3.24 Aside from the Torah, cherubs are only mentioned in texts dating to the sixth century BCE and after. Their physical descriptions closely resemble the lamassu or šîdu, guardian deities found in religious iconography across Mesopotamia. Some Akkadian sources refer to these creatures as karibu (‘intercessor’), the probable root for ‘cherub’.

4.22 Tubalcain is identified as the first ironsmith. Within the narrative’s chronology, Tubalcain would have died during the flood, making his practice short-lived and unlikely to have been adopted by Noah’s family. While iron was found and used sporadically in ancient history, iron production did not become common until the twelfth century BCE, bringing the Bronze Age to a close.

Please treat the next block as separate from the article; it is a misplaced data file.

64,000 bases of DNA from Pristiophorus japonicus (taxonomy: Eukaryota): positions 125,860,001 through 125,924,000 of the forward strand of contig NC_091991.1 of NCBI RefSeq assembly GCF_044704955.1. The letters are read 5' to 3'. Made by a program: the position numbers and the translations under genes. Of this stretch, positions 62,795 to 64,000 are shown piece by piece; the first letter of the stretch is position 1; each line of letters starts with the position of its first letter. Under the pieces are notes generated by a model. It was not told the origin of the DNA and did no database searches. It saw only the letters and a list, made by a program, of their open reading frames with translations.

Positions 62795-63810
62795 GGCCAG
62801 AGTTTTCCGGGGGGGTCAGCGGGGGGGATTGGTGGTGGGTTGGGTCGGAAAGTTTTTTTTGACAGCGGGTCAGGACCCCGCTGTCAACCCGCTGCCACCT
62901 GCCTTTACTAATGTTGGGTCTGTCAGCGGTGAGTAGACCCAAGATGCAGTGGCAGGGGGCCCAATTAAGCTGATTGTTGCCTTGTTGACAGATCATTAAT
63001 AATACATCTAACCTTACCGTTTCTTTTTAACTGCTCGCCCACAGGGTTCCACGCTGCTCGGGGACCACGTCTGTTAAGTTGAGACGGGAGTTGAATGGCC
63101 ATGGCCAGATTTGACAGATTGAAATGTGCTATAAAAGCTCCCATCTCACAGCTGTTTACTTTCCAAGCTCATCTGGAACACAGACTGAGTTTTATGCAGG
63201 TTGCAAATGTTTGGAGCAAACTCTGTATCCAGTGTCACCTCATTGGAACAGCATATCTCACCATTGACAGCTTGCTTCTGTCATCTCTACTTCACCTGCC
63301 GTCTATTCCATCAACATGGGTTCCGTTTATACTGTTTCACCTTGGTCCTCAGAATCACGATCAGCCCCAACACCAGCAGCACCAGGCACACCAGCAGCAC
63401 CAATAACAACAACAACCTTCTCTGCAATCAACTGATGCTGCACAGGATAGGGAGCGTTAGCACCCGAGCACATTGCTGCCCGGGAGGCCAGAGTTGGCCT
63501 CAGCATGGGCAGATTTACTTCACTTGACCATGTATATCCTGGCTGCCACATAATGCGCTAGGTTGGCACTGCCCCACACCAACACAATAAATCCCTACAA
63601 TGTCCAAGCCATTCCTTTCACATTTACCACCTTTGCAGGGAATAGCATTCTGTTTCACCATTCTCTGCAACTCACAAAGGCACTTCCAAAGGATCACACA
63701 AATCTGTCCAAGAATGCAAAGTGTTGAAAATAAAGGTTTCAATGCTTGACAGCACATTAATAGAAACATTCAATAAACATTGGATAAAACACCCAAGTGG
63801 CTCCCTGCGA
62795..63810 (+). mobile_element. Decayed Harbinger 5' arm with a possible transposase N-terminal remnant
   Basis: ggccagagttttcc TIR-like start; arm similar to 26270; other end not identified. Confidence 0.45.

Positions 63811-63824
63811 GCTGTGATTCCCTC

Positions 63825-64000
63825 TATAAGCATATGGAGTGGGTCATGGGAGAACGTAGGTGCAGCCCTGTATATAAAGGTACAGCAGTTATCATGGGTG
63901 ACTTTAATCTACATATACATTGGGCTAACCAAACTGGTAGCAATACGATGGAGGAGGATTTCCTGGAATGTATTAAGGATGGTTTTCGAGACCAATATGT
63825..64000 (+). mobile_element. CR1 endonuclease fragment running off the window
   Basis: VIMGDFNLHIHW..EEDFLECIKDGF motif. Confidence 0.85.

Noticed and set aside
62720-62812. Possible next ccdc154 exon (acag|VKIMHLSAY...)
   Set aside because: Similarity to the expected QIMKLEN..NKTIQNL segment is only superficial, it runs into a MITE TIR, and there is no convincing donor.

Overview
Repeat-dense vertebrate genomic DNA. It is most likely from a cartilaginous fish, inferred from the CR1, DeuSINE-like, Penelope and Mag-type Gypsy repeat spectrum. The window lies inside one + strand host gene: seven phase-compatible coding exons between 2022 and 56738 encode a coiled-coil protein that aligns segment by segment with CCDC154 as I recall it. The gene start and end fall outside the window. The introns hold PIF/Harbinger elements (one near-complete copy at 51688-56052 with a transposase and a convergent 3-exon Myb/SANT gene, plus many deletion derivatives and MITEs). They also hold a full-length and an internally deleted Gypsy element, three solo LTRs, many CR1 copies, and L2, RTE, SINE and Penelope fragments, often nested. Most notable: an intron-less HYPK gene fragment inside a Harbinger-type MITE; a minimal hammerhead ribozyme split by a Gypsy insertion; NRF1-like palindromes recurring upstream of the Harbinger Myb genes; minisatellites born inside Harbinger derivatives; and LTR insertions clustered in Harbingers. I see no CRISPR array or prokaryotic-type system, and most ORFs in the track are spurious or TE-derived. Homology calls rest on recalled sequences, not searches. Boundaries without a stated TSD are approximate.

10.2–5 Genesis 10 contains the ‘table of nations’. This genealogy for Noah’s three sons functions as an etiology for the various people-groups known to the authors. Japheth’s descendants are stated to be ‘the coastland peoples’ (i.e. the groups living along or near the Mediterranean Sea north of Israel and Judah). Most of them—Gomer, Magog, Ionia, Tubal, Meshech, Togarmah, Elishah, Tarshish, Kittim—are named in the Book of Ezekiel, particularly in connection with coastal trade (27.6–7, 12–13; 32.26; 38.2, 6, 13). From those not mentioned by Ezekiel, two of them—Media and Ashkenaz—are mentioned in the Book of Jeremiah (51.11, 27). Jeremiah was a prophet of the late seventh and early sixth centuries BCE, and Ezekiel from the sixth century. The name ‘Magog’ comes from Akkadian Mat Gugi, ‘land of Gugu’, the ruler of Lydia in the mid-seventh century BCE. Elsewhere in the Hebrew Bible, ‘Tarshish’ (תרשיש) is identified as a location across the sea, but under the rule of the Phoenician city Tyre, known for its precious metals (Isa 23.1; Jer 10.9; Ezek 27.12; 1 Kings 10.22). The name probably refers to a region in southern Spain, Tartessos (ταρτησσος). In the eighth century BCE, the Phoenicians built their own port in Tartessos, and shipped gold, tin, and other metals back to the Levant. (One gemstone mentioned rarely in the Hebrew Bible, tarshish (תרשיש, was likely also named for this land it was imported from; cf. it is connected to the king of Tyre in Ezek 28.13.)